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Fishing Industry

Dáil Éireann Debate, Tuesday - 4 April 2017

Tuesday, 4 April 2017

Questions (595)

Thomas Pringle

Question:

595. Deputy Thomas Pringle asked the Minister for Agriculture, Food and the Marine if discussions have taken place and, if so, the details of same, with signatories to the 1964 London Fisheries Convention regarding the withdrawal of the UK from the convention; and if he will make a statement on the matter. [16327/17]

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Written answers (Question to Agriculture)

In recent days, there have been a number of articles in the UK media suggesting that there will be an announcement of the UK’s intention to withdraw from the London Fisheries Convention.  The reports suggest that this is part of the UK’s intended Brexit strategy on fisheries to provide a ‘clean slate’, which also includes withdrawal from the Common Fisheries Policy.  However, a formal UK Government position has not yet been announced.

The withdrawal process set down in the Convention provides that contracting parties give two years notice of intention to withdraw.  

The Governments of Austria, Belgium, Denmark, the French Republic, the Federal Republic of Germany, Ireland, Italy, Luxembourg, the Netherlands, Portugal, Spain, Sweden and the United Kingdom of Great Britain and Northern Ireland are the signatories of the London Convention, 1964.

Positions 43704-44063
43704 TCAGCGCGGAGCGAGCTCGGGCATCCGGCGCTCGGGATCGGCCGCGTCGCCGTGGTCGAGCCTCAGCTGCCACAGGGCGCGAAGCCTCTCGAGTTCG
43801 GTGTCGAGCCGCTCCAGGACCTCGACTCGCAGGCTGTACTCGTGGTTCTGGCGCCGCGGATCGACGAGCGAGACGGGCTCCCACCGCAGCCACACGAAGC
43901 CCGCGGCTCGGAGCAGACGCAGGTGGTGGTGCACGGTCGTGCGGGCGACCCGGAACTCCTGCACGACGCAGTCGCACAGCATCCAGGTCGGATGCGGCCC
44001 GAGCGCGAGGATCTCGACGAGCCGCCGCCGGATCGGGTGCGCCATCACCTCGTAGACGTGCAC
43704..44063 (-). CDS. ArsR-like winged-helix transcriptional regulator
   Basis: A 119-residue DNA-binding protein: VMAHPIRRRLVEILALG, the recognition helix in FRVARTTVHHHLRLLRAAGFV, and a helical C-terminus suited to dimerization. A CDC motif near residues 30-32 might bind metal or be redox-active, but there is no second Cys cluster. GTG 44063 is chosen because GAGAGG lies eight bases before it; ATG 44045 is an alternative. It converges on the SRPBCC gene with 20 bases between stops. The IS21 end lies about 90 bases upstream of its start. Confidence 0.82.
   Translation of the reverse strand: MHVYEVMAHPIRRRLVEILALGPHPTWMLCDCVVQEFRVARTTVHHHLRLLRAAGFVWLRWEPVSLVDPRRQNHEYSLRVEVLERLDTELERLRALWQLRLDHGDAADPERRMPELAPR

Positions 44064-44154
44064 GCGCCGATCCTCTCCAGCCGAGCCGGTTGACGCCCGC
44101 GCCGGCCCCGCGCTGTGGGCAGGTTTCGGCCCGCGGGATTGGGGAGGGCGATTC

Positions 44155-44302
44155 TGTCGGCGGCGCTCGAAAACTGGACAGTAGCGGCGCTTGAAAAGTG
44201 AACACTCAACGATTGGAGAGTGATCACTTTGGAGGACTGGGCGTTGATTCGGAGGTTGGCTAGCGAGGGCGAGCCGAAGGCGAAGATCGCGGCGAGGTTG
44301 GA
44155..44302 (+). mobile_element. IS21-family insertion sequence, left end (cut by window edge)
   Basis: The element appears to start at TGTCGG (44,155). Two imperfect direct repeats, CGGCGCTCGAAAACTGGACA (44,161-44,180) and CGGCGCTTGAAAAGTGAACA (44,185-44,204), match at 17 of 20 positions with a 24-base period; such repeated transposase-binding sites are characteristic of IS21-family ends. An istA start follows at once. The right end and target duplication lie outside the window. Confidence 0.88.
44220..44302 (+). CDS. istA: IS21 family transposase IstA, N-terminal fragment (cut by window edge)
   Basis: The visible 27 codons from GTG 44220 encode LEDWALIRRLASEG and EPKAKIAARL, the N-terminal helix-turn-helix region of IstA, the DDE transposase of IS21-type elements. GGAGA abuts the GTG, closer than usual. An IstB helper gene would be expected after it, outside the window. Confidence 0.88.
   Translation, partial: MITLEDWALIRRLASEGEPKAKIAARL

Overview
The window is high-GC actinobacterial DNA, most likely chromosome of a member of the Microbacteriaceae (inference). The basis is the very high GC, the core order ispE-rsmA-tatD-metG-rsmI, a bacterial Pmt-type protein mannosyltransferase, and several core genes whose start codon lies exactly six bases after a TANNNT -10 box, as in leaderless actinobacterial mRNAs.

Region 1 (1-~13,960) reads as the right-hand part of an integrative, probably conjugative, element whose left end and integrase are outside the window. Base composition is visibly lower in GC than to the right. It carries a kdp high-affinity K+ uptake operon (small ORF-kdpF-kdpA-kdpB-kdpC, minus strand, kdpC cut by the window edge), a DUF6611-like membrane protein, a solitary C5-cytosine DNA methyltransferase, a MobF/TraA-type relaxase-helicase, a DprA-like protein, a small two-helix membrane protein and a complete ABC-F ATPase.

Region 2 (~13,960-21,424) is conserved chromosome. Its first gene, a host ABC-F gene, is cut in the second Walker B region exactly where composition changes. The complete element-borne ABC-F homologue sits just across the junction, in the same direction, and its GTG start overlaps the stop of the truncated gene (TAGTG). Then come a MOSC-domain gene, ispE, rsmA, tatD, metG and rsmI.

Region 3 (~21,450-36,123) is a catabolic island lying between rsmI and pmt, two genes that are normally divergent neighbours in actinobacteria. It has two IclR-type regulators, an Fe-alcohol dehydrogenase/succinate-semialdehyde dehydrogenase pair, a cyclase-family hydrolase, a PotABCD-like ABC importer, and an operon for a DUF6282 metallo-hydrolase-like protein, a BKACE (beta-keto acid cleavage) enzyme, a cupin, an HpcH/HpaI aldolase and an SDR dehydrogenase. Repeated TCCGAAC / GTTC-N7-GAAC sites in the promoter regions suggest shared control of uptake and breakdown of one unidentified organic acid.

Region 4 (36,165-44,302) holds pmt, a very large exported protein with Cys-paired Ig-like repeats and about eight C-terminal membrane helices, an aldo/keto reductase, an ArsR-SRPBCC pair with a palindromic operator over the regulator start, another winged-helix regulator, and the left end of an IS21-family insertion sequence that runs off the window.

In recent times, I have held a series of bilateral meetings with EU Member States including Germany, Denmark, the Netherlands and Spain.  I am in the process of organising further meetings with Portugal, Belgium and Sweden and hope to meet with the French Minister once the elections are finished.  These meetings have enabled me to initiate discussions with the eight Member States whose fisheries are most impacted by Brexit in order to work together on a common platform on an agreed way forward.  The EU fishing industry, including the Irish industry, is taking a similar approach, and our combined efforts will strengthen our delivery of the EU fishing priorities in the Brexit negotiations.

The aim of this work is to ensure that fisheries remains a priority in the negotiations to come. Protecting existing shares and existing access arrangements will be the top priority.  As both I and An Taoiseach have stated before, we intend to ensure that fisheries remains high on the Brexit agenda in the EU and that Ireland obtains the best possible outcome from the negotiations.

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